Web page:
Promise #6: You Can Keep Your Plan If You Like It. On June 15, 2009, President Obama promised: “If you like your health care plan, you’ll be able to keep your health care plan, period. No one will take it away, no matter what.” This promise in various forms was made three dozen times. As of December 11, 2013, some 6 million Americans had lost their coverage as a result of the cancellation of nongroup policies that did not meet Obamacare coverage standards. The RAND Corporation projects that of 17.7 million who would have had nongroup coverage in 2016 absent Obamacare, only 0.2 million will retain that coverage. Likewise, but for the one-year delay of the employer mandate, many would have seen their employer-based plans canceled. Estimates of how many will lose their employer-based coverage because their employer drops it are all over the map, ranging from 11 million (CBO), to 14 million (Medicare actuary), to 17.2 million (Lewin Group), to as high as 35 million (American Action Forum).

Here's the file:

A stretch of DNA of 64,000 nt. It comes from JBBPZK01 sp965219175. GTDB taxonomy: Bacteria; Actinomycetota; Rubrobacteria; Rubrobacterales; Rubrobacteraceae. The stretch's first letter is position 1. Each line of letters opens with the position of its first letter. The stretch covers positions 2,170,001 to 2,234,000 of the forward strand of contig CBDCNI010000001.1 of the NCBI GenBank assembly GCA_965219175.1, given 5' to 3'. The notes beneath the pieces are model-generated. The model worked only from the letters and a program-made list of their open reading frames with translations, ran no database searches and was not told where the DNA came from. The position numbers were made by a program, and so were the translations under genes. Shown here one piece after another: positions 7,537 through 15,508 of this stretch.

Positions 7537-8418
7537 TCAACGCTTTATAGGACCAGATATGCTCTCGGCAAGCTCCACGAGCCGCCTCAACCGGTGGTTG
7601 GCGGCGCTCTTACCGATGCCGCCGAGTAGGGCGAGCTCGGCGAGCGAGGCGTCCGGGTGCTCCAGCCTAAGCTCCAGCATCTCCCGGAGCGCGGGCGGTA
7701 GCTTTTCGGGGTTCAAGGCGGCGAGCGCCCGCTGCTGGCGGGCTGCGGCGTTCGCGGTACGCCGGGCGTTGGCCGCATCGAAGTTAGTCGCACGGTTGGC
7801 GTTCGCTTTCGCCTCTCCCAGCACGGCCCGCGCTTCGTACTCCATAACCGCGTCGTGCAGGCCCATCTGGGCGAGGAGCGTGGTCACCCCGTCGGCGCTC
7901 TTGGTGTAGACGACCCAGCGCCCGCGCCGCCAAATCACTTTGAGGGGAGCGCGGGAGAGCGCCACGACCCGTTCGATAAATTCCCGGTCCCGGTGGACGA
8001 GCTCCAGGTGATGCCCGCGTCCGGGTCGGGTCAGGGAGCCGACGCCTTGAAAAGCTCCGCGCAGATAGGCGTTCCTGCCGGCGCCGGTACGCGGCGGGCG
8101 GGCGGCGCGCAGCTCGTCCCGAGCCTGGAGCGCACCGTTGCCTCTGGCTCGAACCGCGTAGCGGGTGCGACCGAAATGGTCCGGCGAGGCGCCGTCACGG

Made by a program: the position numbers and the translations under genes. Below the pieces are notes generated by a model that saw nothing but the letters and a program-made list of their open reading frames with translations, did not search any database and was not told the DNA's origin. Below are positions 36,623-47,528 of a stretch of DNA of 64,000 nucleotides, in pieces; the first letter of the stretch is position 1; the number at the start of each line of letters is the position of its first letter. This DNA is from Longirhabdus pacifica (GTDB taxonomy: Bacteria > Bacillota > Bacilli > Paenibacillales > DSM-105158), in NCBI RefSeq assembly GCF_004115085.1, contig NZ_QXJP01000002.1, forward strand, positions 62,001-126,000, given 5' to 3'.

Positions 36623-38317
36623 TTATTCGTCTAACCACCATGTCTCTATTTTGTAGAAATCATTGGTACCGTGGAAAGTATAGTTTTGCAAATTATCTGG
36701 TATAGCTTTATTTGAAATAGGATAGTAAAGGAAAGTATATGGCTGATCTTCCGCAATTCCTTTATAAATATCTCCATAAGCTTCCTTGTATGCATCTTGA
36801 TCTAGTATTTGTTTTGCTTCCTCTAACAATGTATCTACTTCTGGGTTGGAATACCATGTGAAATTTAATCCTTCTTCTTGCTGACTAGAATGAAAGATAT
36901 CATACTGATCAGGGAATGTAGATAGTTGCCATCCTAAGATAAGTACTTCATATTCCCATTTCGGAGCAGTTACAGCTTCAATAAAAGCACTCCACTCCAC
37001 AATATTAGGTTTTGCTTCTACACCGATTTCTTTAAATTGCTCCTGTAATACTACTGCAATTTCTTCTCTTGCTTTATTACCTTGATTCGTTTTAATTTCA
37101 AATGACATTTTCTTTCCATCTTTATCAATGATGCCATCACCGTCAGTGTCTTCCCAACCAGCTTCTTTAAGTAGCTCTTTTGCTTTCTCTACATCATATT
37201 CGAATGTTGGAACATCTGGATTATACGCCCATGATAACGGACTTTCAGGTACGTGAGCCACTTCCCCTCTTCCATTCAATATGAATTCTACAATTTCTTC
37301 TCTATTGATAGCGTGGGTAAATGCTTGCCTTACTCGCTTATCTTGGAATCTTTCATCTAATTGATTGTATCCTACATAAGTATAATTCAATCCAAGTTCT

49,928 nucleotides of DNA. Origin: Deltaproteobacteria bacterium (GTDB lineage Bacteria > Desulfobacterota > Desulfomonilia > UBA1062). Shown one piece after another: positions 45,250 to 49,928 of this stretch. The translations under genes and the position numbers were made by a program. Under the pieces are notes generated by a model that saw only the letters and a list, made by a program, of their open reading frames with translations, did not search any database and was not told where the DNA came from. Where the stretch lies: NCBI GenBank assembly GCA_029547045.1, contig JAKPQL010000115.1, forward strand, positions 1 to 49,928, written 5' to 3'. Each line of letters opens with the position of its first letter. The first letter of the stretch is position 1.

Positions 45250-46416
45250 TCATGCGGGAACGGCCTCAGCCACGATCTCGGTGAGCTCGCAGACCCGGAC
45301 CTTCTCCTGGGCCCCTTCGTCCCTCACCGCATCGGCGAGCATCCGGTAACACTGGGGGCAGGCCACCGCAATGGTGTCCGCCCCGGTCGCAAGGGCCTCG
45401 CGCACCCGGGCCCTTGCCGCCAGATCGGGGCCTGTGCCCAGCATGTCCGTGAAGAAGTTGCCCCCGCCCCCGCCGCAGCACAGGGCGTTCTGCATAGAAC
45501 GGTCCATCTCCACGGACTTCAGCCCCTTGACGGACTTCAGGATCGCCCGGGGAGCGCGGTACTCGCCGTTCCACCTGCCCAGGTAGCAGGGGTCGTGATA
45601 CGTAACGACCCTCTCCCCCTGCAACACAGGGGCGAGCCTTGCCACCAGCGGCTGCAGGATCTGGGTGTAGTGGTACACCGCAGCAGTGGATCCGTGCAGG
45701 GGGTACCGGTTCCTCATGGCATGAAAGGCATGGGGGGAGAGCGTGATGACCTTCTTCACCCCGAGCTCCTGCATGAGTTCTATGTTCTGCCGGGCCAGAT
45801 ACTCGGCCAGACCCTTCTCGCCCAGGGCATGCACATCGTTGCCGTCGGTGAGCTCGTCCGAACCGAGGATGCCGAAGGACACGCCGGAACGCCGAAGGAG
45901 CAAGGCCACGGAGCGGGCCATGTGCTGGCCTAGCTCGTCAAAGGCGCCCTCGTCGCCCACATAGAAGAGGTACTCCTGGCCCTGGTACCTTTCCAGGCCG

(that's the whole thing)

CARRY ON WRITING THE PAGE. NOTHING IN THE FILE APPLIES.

And because Obamacare will slash payments to Medicare Advantage plans, the Medicare actuary has calculated that once these cutbacks are fully phased in by 2017, about half of Medicare Advantage plan members (7.4 million) will lose their Part C coverage and be forced back into the wasteful and inefficient Medicare fee-for-service system. Regrettably, a disproportionate number of those losing Medicare Advantage plans are low-income seniors who had discovered it was much less expensive to join a Part C plan than pay premiums for regular Medicare coverage. In short, leaving aside the tens of millions who will pay higher premiums for “enhanced” coverage they may not want or need, the number who see their plans canceled whether they like them or not can also be measured in tens of millions. There is no need to calculate the exact number to arrive at a grade since PolitiFact declared this promise the Lie of the Year for 2013. Grade: F.